Step by Step, Command ls *.c

Alejandra Higuera
3 min readSep 16, 2020

This blog post describing step by step what happens when you type ls *.cand hit Enter in a shell.

Image 1. Capture output of the command

Let’s start with where to write the command, On linux and unix systems the way used to send orders to the system is called prompt, it is a text string that indicates information such as the username, the current directory and sometimes the machine, This line ends with a character “$”, “#” and after this it waits for commands. you can see some examples in image 2.

Image 2. Prompt examples.

After write the command at the prompt, it is interpreted by the shell. The shell reads the command then parses the command with the arguments and executes the command.

The shell checks if ls is an alias. If so, the alias replaces ls with its value. If ls is not an alias, the shell checks to see if the word in a command is a built-in one in its library. The shell finds the ls function in system executable files.

Let’s move on to interpreting the instructions, shell finds ls as an executable file to list the contents of a directory or directories given to it through standard input (see image 3). Write the results to standard output. The ls command allows you to display a variety of information about files, sort on a variety of options, and recursive lists.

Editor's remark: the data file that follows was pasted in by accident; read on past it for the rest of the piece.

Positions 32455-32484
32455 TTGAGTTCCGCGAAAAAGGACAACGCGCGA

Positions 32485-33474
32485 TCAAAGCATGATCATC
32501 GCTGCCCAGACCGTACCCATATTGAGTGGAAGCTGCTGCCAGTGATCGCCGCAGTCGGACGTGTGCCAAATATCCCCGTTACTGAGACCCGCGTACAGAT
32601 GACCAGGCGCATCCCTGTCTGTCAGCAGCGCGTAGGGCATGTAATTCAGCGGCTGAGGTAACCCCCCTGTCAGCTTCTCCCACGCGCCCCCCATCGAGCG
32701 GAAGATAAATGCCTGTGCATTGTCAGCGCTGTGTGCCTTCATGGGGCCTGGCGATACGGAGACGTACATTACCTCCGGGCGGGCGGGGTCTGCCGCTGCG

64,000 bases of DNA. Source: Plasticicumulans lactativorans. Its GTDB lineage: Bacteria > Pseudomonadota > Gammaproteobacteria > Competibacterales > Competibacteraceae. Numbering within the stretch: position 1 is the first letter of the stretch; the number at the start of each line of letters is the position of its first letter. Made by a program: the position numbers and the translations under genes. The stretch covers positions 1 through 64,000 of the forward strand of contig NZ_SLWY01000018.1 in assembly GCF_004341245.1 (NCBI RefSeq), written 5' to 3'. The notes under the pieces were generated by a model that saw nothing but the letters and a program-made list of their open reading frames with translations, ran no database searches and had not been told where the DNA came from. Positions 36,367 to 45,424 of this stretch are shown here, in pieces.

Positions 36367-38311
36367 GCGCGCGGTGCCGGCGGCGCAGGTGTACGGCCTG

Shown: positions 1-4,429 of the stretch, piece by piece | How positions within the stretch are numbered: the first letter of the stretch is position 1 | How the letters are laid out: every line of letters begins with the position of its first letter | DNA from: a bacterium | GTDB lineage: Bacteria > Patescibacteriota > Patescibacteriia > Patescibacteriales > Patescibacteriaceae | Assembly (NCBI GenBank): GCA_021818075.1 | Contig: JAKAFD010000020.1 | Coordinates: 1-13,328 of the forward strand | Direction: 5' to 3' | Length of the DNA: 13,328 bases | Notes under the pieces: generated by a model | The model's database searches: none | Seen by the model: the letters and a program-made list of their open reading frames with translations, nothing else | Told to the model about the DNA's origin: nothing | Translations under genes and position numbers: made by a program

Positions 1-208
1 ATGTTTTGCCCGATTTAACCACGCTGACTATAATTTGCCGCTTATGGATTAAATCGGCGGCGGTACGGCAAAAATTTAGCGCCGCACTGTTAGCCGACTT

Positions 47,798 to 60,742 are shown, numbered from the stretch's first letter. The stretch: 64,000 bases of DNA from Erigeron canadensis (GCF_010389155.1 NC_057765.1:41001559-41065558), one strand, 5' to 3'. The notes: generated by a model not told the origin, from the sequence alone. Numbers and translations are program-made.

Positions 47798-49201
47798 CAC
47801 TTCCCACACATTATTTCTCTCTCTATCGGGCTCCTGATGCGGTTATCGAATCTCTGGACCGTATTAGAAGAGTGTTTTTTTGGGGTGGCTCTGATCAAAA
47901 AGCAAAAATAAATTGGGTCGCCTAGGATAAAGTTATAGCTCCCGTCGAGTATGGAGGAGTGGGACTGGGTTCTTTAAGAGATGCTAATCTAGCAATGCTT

Image 3. ls output

But… wait a minute our instruccion is ls *.c

Okay, we already know that we are going to list directories or files, but what about the ls companions, let’s see.

Image 4. Wildcards

(*) the asterisk is a wildcards (especial characters, see Image 4), that makes the command so powerful and help you rapidly specify groups of filenames. TIts like a to select filenames based on patterns of characters.

For example, if you enter ale* as the search term, the search can return these items:

ale
ale1
alehiguera1.txt

You can use wildcard search on the command line to list all files with a particular extension. For example, if you want to find all files that end with .txt

Now we have it, let’s break it down…

  1. write our command, instruction
  2. find ls, which gives us a list of files and directories
  3. the *, select some files or directories from our list.
  4. .c, specify the selection

In conclusion, our instruction is list the contents of my directory, select the files ending in .c and only show me that selection, as you can see in our image 1. after the instruction the output is file1.c and file2.c .

reference

https://shapeshed.com/unix-ls/#:~:text=The%20ls%20command%20is%20a,of%20options%20and%20recursive%20listing.

--

--